Fairies, Witches and Peanut Butter
Mussoorie offers itself as base camp for a place that throws up more surprises than you can think of.
A small cantonment town contiguous with Mussoorie, Landour is snugly positioned 1500ft higher than its more popular counterpart and is hidden away in the Mussoorie Range. It enjoys cooler temperatures due to its slightly higher elevation and affords a striking view of the Himalayas. It is also several decibels more peaceful and significantly cleaner, and, due to a smaller population, it is probably one of the best weekend getaways you never heard off. Remarkably enough, it is thanks to a complete lack of commercial hotels in the area that Landour is still untouched by the plastic and filth of a booming and uncontrolled tourism industry.
Landour is matchless because of its reputation as a trekker’s paradise. It serves as a valuable origin point for some of the most adventurous and prolific treks around the Himalayas. The Nag Tibba (or Serpent Peak) is the highest peak in the area and is located to the north of Landour. A more adventurous trek is the heavily forested, quasi-surreal and aptly named Pari Tibba. ‘Infamous’ for the unusually frequent lightning strikes, the trek is devoid of human inhabitation primarily due to local superstitions about the place. Pari, unbeknownst to most, is not merely a synonym for fairies but also for witches in the local dialect.
The oldest building in all of Mussoorie was constructed in Landour, made by the man who discovered Mussoorie, Captain Young. The good Captain, presumed to be of Irish descent, went on to become the first commandant of the prestigious Gurkha Regiment of the Indian Army. The estate is now in a state of decay and disorder, with illegal residents and squatters being its primary tenants. But the estate does light up once in a year, during the festivities and celebrations of Losar, the Tibetan New Year.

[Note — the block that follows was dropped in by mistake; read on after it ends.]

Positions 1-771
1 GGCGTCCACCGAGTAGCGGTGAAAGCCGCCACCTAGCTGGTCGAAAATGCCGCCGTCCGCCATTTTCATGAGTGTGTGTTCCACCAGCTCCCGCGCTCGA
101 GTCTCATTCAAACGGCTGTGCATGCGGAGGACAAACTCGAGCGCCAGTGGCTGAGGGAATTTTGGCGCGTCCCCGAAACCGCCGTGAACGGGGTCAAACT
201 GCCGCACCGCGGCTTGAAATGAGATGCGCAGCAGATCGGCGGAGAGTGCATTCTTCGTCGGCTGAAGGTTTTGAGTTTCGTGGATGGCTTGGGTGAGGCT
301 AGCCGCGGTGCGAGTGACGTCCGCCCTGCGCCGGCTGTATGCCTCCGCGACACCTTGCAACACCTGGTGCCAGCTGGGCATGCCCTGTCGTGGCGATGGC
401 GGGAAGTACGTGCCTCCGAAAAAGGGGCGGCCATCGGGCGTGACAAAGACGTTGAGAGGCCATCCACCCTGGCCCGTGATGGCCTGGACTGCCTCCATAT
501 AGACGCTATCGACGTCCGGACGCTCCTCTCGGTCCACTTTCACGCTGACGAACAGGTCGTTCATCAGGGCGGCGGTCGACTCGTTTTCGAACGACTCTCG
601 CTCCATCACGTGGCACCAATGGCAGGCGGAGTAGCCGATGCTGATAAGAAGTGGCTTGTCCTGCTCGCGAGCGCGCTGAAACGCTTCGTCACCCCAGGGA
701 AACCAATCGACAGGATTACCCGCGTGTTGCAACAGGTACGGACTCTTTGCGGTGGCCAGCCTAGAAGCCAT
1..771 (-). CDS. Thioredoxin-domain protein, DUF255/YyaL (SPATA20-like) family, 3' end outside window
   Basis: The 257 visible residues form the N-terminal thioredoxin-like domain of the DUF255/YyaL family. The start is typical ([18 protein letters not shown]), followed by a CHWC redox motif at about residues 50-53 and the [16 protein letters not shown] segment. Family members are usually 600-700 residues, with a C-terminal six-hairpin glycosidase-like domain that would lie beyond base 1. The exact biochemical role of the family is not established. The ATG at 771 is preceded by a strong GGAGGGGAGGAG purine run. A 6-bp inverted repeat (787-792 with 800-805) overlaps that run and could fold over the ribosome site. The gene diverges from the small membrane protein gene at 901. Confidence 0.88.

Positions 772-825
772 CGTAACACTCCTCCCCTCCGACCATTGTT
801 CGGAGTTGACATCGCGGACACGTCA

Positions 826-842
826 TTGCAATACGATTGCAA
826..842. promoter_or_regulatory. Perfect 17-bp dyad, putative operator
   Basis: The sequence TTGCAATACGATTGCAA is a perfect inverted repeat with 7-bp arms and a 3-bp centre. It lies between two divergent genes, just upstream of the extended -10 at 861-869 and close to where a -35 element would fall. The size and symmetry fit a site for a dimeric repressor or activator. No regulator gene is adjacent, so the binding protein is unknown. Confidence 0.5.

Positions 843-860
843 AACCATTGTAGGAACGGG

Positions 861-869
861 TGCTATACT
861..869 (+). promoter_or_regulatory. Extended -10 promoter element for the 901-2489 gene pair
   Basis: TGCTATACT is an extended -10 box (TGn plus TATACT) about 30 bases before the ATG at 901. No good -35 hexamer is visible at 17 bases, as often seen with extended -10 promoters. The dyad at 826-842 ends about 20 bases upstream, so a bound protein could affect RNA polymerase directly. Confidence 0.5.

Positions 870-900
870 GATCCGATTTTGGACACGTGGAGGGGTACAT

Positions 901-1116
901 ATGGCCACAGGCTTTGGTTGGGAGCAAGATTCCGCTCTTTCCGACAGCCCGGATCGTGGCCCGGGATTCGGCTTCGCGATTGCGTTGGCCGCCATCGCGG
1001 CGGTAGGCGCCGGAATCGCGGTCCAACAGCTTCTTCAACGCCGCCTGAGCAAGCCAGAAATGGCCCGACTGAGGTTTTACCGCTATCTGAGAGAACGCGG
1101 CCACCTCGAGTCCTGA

Landour also has a strong American connect, with several missionaries having set up base in the region in the latter part of the 19th century. There are several exchange students and expatriates who visit Landour tracing their ancestry. However, Landour’s connect with America is strongest with all matters gastronomical. Thought they might be mere shadows of their illustrious past, the bakeries in Landour yet serve bread and cookies in the same traditional manner as they were a century ago. One of the first places where peanut butter was made commercially in India, Landour also serves some of the most delicious fruit preserves, pasta, home made pizza and cheese.
Landour is home to some of the most celebrated artists of our times as well. Some of them include Tom Alter, Victor Bannerjee and the lovable Ruskin Bond, whose house is just as quirky as the old man himself. Visit the town to indulge your sense of nostalgia, to gorge on the scrumptious fare and to stimulate your sense of adventure.